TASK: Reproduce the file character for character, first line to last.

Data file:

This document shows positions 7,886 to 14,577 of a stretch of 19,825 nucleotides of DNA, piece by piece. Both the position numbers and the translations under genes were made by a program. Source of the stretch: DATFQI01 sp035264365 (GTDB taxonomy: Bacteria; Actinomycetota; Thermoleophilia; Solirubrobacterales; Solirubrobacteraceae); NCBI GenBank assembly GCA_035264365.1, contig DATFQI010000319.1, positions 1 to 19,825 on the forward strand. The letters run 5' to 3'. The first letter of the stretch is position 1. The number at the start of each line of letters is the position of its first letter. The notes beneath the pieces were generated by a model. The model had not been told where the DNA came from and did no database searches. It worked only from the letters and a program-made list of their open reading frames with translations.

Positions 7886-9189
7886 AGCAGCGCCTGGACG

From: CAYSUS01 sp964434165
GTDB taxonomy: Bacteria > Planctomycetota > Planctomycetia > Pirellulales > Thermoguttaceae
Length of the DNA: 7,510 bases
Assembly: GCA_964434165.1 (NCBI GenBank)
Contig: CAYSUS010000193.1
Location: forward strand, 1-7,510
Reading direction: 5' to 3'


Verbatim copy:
This document shows positions 7,886 to 14,577 of a stretch of 19,825 nucleotides of DNA, piece by piece. Both the position numbers and the translations under genes were made by a program. Source of the stretch: DATFQI01 sp035264365 (GTDB taxonomy: Bacteria; Actinomycetota; Thermoleophilia; Solirubrobacterales; Solirubrobacteraceae); NCBI GenBank assembly GCA_035264365.1, contig DATFQI010000319.1, positions 1 to 19,825 on the forward strand. The letters run 5' to 3'. The first letter of the stretch is position 1. The number at the start of each line of letters is the position of its first letter. The notes beneath the pieces were generated by a model. The model had not been told where the DNA came from and did no database searches. It worked only from the letters and a program-made list of their open reading frames with translations.

Positions 7886-9189
7886 AGCAGCGCCTGGACG

From: CAYSUS01 sp964434165
GTDB taxonomy: Bacteria > Planctomycetota > Planctomycetia > Pirellulales > Thermoguttaceae
Length of the DNA: 7,510 bases
Assembly: GCA_964434165.1 (NCBI GenBank)
Contig: CAYSUS010000193.1
Location: forward strand, 1-7,510
Reading direction: 5' to 3'